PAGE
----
There is no Innovation Today Without a Digital Component & Vice Versa

Merck KGaA, Darmstadt, Germany is a leading science and technology company in the sectors of healthcare, life science and performance materials. In this interview, Dr. Christoph Huels, Chief Innovation Officer at Merck KGaA, Darmstadt, Germany, discusses entrepreneurial thinking, strategy, ecosystems and culture in the digital era.

There is no consistent definition of innovation. Every industry and every department perceive it differently. How would you define innovation with respect to your position as Chief Innovation Officer of Merck KGaA, Darmstadt, Germany?

Dr. Huels: Innovation is a key element to drive organic growth in an organization and separates the leaders from the followers. If you want to generate business success from internal strength, skills and expertise, strong innovation is the answer. In that sense, we believe in Joseph Schumpeter’s classical definition, which connects innovation to business outcomes. In order to enable a different and appropriate environment for innovation, a dedicated Innovation Unit was created at our company. It enables a different culture and architecture to unlock unique innovation, and we specifically seek to innovate between and beyond our existing business sectors (Healthcare, Life Science and Performance Materials). In this way we aspire to build the next generation our company´s businesses.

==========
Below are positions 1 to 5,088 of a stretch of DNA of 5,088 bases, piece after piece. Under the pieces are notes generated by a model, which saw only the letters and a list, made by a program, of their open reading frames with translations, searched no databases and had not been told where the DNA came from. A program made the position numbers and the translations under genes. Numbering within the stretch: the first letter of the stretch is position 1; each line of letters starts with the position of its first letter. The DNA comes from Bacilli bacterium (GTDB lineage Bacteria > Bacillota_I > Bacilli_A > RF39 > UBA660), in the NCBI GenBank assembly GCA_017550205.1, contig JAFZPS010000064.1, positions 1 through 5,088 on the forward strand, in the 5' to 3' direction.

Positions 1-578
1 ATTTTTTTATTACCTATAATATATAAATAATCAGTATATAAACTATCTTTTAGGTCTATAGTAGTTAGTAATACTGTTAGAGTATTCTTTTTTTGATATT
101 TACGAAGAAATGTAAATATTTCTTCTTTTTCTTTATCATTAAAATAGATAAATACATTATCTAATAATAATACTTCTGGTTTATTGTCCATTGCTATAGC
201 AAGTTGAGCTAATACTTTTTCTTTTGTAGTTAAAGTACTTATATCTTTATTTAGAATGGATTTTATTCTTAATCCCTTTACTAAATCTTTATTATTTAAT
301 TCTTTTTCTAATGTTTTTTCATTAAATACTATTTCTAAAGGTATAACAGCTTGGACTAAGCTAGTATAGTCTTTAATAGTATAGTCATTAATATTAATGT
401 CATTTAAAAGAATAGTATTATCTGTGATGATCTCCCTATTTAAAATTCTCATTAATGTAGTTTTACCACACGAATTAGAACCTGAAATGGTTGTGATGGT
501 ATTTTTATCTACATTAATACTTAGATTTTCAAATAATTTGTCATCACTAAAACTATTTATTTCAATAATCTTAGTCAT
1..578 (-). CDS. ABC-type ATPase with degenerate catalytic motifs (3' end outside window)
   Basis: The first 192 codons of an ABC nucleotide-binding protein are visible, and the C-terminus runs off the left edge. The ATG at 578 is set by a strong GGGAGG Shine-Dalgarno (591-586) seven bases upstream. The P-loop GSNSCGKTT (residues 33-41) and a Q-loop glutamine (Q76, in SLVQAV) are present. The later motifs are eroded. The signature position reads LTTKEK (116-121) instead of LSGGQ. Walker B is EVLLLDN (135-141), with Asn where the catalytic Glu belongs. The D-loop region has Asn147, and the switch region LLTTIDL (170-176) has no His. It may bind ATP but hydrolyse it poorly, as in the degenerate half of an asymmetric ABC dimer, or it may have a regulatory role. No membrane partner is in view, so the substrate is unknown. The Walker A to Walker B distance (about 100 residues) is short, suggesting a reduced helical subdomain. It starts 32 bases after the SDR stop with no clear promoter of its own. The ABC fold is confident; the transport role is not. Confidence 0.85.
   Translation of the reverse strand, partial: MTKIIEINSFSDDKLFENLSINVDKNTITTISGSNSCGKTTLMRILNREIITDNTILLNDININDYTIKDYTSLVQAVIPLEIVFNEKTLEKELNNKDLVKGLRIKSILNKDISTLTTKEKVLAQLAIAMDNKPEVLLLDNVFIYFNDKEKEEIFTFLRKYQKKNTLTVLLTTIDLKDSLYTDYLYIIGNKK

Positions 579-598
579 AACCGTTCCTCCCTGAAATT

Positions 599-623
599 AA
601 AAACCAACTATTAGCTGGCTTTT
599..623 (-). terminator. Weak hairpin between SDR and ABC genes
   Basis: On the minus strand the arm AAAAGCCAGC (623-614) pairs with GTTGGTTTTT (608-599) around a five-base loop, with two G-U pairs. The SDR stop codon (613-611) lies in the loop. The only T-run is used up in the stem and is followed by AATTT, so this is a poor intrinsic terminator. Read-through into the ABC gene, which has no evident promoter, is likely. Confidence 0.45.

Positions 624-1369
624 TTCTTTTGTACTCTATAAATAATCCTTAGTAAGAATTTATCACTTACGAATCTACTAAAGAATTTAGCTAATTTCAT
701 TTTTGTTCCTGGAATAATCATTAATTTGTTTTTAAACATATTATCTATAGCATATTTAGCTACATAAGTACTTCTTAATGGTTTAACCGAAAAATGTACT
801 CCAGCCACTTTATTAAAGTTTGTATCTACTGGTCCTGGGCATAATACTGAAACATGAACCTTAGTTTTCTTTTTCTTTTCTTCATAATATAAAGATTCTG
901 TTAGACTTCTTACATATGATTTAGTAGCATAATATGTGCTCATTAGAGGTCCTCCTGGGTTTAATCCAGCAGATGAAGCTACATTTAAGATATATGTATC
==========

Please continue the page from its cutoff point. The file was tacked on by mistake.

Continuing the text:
What role does innovation play for your company in light of the trend towards digital transformation?

There is no innovation today without a digital component and vice versa. We therefore work very closely with our Chief Digital Officer and his Unit, which is dedicated to digital transformation. Both the Innovation Unit and the Digital Unit are part of a larger Strategy & Transformation Unit that allows close collaboration and coordination on such topics.

Your company has recently established an Innovation Center. What is the role of this center in your company´s Innovation strategy?

Our company’s Innovation Center is a substantial part of our innovation funnel in the Innovation Unit. It is the cultural and physical focal point of our company’s creativity. It implements our innovation toolbox of Think Tanks, Internal Projects, Accelerator programs, Academy trainings and workshops, company-wide ideation campaigns, and many more activities. These activities are used to explore innovation fields of strategic interest to us, to ideate within them, and to mature those ideas into projects with demonstrated proof of principle. We also strive to create new business in the Innovation Unit of our company that encompasses new business models as well as new technologies. Along this entire process we always have the best way forward for the projects in mind. At any point, the business sectors of our company may take the projects and drive them. And we also follow the aspiration to create a new business sector for our company.

How can you encourage multiple employees to actively engage in innovation? Is an innovation competition a good start to strengthen idea generation? Is it also suitable for business model innovation